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Gingerol Induces Reactive Oxygen Species Regulated Mitochondrial Cell Death Pathway in Human Epidermoid Carcinoma A431 Cells

June 22, 2016 - ginger

Since skin cancer incidence and prevalence is constantly rising up the charts despite all efforts, search for newer, better agents for protection and treatment is required. Ginger (Zingiber officinale Roscoe), a monocotyledonous herb, is widely used as a herbal medicine, given the presence of homologous phenolic ketones, of which [6]-gingerol is the major one. The quantity of [6]-gingerol in the fresh ginger rhizome was found to be 104-965 microg/g in common varieties of ginger available in Indian market. Herein, [6]-gingerol was assessed for its anti-apoptotic effects in human epidermoid carcinoma A431 cells.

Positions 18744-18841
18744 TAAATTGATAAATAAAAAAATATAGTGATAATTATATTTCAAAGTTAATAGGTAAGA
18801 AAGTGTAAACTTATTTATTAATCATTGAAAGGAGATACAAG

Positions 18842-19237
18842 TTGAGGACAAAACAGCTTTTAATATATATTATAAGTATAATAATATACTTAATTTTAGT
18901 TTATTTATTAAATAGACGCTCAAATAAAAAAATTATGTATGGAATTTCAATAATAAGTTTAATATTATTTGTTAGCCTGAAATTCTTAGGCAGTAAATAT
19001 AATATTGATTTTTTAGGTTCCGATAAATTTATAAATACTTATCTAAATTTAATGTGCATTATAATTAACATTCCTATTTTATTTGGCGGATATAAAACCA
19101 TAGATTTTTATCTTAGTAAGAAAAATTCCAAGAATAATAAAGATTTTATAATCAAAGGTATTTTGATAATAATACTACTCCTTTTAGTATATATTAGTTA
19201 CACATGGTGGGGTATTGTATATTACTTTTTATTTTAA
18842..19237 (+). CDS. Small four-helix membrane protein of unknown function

[6]-Gingerol treatment exhibited considerable cytotoxicity as indicated by growth inhibition of A431 cells mediated via generation of reactive oxygen species (ROS). Increase in ROS led to decrease in mitochondrial membrane potential (MMP) and subsequent induction of apoptosis.

Results revealed that perturbations in mitochondrial membrane are associated with deregulation of Bax/Bcl-2 ratio at gene transcriptional level as well as protein level, where treatment with [6]-gingerol leads to up-regulation of Cytochrome-c and Apaf-1 subsequently culminating in triggering of Caspase cascade. These firmly suggest that [6]-gingerol can be effectively used for the treatment of skin cancer.

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